v0.31:Clay

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Clay
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Properties
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Wikipedia article

This article is about an older version of DF.

Clay is one of the many types of soil that can be found in Dwarf Fortress. Aquifers are never present in clay layers.

Clay can be gathered for use in Ceramics.

The gathering and use of clay is done from a Kiln and behaves similar to most material production, but includes elements similar to glass production. In order to gather clay a gathering zone must first be designated, much like with sand, however unlike sand gathering clay creates a clay "boulder" (the same as raw stone) and does not require a bag. These clay boulders are stored in a Stone stockpile and may be used to build workshops and constructions, but constructed clay floors can not be used in place of natural soil. As with sand, clay can be gathered indefinitely from a single tile.

Clay can be made into pots, bricks, statues, hives and crafts. Small pots, called jugs, function similar to bags and waterskins, while large pots are treated like barrels. Creating any object from clay requires a unit of fuel.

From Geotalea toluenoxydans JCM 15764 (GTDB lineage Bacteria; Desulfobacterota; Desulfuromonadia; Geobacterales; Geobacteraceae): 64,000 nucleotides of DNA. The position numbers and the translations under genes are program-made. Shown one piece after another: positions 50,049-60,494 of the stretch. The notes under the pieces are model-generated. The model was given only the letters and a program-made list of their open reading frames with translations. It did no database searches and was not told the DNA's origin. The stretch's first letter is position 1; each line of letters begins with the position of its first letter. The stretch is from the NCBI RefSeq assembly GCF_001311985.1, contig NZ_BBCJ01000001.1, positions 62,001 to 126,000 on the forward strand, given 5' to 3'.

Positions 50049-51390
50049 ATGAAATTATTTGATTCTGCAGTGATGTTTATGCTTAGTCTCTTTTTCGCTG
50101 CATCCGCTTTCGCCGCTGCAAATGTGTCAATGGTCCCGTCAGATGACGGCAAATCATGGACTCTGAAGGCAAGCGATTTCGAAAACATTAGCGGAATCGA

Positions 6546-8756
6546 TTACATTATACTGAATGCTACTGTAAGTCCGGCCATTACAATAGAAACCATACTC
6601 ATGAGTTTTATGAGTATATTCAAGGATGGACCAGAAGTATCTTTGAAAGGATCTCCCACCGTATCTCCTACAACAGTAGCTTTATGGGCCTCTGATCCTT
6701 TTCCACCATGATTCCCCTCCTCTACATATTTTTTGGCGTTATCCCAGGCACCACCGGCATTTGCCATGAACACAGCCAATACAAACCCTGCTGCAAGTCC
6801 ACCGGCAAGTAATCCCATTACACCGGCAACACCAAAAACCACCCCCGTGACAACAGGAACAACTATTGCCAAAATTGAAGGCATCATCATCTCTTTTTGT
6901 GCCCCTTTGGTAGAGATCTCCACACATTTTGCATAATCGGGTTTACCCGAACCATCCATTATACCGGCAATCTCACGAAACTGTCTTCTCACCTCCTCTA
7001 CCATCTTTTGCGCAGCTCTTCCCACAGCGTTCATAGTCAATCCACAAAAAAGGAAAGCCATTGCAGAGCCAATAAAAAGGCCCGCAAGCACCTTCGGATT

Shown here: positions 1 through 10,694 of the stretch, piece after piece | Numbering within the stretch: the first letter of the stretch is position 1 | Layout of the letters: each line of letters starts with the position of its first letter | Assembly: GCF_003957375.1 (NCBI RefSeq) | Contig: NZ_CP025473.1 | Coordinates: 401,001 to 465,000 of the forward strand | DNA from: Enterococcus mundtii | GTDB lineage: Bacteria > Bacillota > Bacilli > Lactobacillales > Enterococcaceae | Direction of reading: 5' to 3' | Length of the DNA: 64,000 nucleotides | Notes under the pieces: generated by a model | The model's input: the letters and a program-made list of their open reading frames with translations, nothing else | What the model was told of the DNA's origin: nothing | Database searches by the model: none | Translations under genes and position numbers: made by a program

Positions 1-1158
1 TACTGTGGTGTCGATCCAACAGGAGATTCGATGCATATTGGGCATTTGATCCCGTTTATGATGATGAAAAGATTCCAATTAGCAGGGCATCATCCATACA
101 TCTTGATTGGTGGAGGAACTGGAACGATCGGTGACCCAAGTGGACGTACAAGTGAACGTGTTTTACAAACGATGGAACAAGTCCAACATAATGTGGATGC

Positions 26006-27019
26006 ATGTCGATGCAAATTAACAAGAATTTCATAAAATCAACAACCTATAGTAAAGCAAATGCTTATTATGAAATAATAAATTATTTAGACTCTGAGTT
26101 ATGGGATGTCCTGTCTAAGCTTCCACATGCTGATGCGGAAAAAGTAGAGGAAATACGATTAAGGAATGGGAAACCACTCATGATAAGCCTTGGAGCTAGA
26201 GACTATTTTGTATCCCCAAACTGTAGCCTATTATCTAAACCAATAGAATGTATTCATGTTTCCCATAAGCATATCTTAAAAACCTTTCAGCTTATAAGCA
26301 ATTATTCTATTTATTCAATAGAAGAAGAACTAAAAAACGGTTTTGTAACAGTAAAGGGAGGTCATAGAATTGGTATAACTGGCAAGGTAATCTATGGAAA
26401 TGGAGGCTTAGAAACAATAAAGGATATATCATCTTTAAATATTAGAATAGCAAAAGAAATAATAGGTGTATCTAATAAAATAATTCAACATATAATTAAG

Before an earthenware pot (large or small) can hold liquids, it must be glazed. Glazing is performed at a kiln and requires either a unit of ash or a unit of cassiterite (tin ore), plus a unit of fuel. Stoneware and porcelain pots do not need to be glazed.

When an underground plant (trees, shrubs, grass or moss) grows on a muddy stone floor tile (after discovering a cavern) and is either trampled, gathered, cut down or removed via building a dirt road on top of it, the floor tile turns into a soil type appropriate to the biome - for biomes which lack soil layers altogether (such as mountains and glaciers), a random soil type will be selected, which might sometimes be clay.

Occasionally it is possible to cultivate clay by channeling down into the lowest normal layer of the cavern, revealing a "magma flow" above a floor semi-molten rock (and a ramp on the level below, if the square had not previously been revealed). If a floor is constructed over the flow, then deconstructed, a natural floor of clay or sand may be left behind. In some cases this may be the sole domestic source of clay for a fortress.